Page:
Sophomore Holly Webb - fourth place
Girls 300 Meter Hurdles:
Nguyen – second place
Sophomore Lauren Mansfield – fifth place
Webb – sixth place
Girls 4×100 Meter Relay:
Mill Valley - sophomore Whitney Hazlett, Webb, Altman and Schmitt – fourth place
Girls 4×400 Meter Relay:
Mill Valley – sophomore Emma Hansen, Schmitt, Dollard and Wilson – third place
Girls 4×800 Meter Relay:
Mill Valley – sophomore Devin Ristau, junior Holly Peterman, senior Josie Hanson and Wilson – first place
Girls High Jump:
Sophomore Ally Shawger – first place
Freshman Katie Burke – sixth place
Girls Pole Vault:
Senior Emily Brigham – first place
Altman – second place
Freshman Taylor Corbitt – fifth place
Mansfield - seventh place
Girls Long Jump:
Brigham – first place
Altman – fourth place
Junior Jordan Townsend – eighth place
Girls Triple Jump:
Estell – first place
Nguyen – third place
Webb – fifth place
Hazlett – seventh place
Girls Shot Put:
Senior Joylyn Kennedy – sixth place
Girls Discus Throw:
Junior Hannah Krull – fourth place
Sophomore Madison Holland – fifth place
Junior Kellyne Weathers - sixth place
Girls Javelin Throw:
Junior Emily Rice – second place
Kennedy – third place
Senior Mallory Baska – fourth place
Junior Mary McDaneld – eighth place
Many teenagers will go through a phase of wanting to spend as much time away from their family as possible. Juniors Jack and Jordan Townsend, however, know not to take time with their family for granted.
John Townsend, Jack and Jordan’s father, retired from 25 years of active military duty five years ago. He now works for the Combined Joint Task Force, a counter-intelligence program in Bagram, Afghanistan. John’s father was in the military as well, but when John decided to volunteer for the Army, eventually becoming a member of the Army Special Operations Forces, he didn’t expect to make it his career.
“At the time I joined the Army, I planned to do three years and then go back to college,” John said. “I just wanted to try something different and see the world. My parents were totally surprised.”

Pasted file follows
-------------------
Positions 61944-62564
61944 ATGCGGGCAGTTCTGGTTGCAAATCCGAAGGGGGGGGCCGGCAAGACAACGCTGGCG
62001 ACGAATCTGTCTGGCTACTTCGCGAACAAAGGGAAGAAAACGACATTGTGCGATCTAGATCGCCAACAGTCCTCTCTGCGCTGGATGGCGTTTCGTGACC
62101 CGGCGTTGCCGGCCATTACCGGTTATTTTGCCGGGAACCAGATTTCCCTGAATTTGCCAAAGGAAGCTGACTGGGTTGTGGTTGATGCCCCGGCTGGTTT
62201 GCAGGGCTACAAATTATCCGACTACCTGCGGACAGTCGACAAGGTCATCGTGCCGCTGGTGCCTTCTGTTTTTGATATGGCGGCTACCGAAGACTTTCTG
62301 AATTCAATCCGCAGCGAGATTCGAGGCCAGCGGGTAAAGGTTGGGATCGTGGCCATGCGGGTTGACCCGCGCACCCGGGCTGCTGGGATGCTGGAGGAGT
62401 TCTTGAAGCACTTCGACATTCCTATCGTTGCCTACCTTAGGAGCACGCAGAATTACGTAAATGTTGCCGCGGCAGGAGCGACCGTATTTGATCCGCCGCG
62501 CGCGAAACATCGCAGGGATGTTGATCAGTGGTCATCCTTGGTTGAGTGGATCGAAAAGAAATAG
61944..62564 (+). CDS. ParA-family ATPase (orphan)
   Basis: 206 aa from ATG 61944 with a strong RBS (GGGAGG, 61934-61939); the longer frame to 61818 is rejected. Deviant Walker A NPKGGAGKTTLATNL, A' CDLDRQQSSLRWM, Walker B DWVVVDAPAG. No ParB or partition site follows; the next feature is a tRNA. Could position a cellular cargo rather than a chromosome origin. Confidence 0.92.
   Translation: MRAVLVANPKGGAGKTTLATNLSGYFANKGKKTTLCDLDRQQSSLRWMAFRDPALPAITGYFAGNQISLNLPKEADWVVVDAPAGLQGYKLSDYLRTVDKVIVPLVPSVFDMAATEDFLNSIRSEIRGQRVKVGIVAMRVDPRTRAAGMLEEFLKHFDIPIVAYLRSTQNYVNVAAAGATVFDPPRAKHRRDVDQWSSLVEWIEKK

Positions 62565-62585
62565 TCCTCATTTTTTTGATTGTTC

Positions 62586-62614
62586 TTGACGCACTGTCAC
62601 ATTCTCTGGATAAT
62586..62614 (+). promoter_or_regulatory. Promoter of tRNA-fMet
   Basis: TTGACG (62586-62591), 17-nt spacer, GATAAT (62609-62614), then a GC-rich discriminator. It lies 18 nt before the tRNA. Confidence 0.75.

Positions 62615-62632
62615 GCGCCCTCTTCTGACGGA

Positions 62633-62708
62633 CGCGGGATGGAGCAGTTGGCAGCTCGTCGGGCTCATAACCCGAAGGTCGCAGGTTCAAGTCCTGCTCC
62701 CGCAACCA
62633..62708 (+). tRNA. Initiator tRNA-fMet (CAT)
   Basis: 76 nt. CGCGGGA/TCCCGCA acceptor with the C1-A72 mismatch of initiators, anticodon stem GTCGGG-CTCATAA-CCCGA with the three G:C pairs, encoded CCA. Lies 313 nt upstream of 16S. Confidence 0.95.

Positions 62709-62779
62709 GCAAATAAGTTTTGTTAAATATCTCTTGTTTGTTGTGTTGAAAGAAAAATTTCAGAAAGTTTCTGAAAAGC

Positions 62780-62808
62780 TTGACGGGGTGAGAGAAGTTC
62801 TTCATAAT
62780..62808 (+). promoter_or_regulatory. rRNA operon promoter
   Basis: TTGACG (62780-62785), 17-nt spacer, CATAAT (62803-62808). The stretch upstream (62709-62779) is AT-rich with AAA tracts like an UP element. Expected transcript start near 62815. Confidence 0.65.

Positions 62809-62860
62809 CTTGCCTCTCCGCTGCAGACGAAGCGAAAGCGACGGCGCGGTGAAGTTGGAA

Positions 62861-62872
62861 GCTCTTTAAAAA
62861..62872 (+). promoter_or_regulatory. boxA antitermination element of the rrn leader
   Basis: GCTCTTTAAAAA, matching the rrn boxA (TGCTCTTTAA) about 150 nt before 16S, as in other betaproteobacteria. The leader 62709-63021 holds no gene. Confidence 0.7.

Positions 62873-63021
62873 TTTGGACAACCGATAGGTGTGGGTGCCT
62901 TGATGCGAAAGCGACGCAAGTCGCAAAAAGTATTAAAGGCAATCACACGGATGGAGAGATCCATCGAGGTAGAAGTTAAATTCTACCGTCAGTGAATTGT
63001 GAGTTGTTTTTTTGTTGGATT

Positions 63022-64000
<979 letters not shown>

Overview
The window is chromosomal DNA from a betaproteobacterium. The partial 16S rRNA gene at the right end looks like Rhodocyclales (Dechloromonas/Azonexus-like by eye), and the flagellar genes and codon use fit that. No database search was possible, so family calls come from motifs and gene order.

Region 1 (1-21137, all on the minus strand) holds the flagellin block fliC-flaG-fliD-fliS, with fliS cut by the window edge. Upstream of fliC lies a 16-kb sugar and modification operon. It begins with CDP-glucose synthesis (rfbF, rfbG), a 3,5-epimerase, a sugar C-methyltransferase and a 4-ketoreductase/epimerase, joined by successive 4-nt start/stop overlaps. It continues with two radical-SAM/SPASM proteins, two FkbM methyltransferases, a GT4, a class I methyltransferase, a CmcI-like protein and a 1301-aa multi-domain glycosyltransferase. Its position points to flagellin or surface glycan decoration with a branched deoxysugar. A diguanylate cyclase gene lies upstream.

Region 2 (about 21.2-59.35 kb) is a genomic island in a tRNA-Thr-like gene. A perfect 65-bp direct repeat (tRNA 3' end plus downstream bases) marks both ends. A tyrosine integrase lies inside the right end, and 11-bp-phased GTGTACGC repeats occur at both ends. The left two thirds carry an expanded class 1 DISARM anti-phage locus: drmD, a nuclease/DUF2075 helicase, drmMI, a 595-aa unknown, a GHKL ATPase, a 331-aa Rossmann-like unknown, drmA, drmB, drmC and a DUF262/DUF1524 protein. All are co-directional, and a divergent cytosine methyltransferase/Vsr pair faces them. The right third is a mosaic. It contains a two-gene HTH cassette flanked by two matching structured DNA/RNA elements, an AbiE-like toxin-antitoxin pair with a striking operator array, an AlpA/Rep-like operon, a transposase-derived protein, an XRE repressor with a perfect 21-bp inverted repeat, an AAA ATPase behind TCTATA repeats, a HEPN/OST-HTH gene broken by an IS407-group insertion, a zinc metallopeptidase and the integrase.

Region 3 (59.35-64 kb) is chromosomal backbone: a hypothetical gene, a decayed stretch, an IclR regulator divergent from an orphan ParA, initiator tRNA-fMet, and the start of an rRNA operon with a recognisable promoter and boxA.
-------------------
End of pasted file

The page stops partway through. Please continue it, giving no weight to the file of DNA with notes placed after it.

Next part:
Because his father has served two-year deployments for 25 years, Jack has first-hand experience with many of the difficulties that come with being a part of a military family. Despite this, Jack is intent on following in his father’s footsteps and joining the military, but he wants to wait until after he graduates college.
“I’m getting my pilot’s license and I want to fly helicopters in the Army,” Jack said. “I plan on going to college and getting a bachelor’s degree and then going into [the Army] as an officer. I wanted to do what [my father] did in Special Forces but he gave me the idea of aviation because he has a few friends that fly helicopters who got me interested.”
When Jack first told his father he wanted to become a pilot in the Army, John was not expecting it.
“Jack has been ruminating about the military for years,” John said. “[But] up until the last year I have never considered it a possibility for him. I would hope that he takes his recent desire to fly with him, completes college and enters the military as an Aviation Officer. Regardless, I will support him and be very proud of him.”
Part of the reason Jack wants to join the military is because he is proud of his father’s important role in the Army and thinks that it largely defines the person his father has become.
“I don’t know what my dad would be without it,” Jack said. “He’s so good at the things he does and the counter-intelligence stuff because he thinks ahead. He uses statistics and facts and figures to find out where the Taliban may strike next. He’s stopped many things from happening.”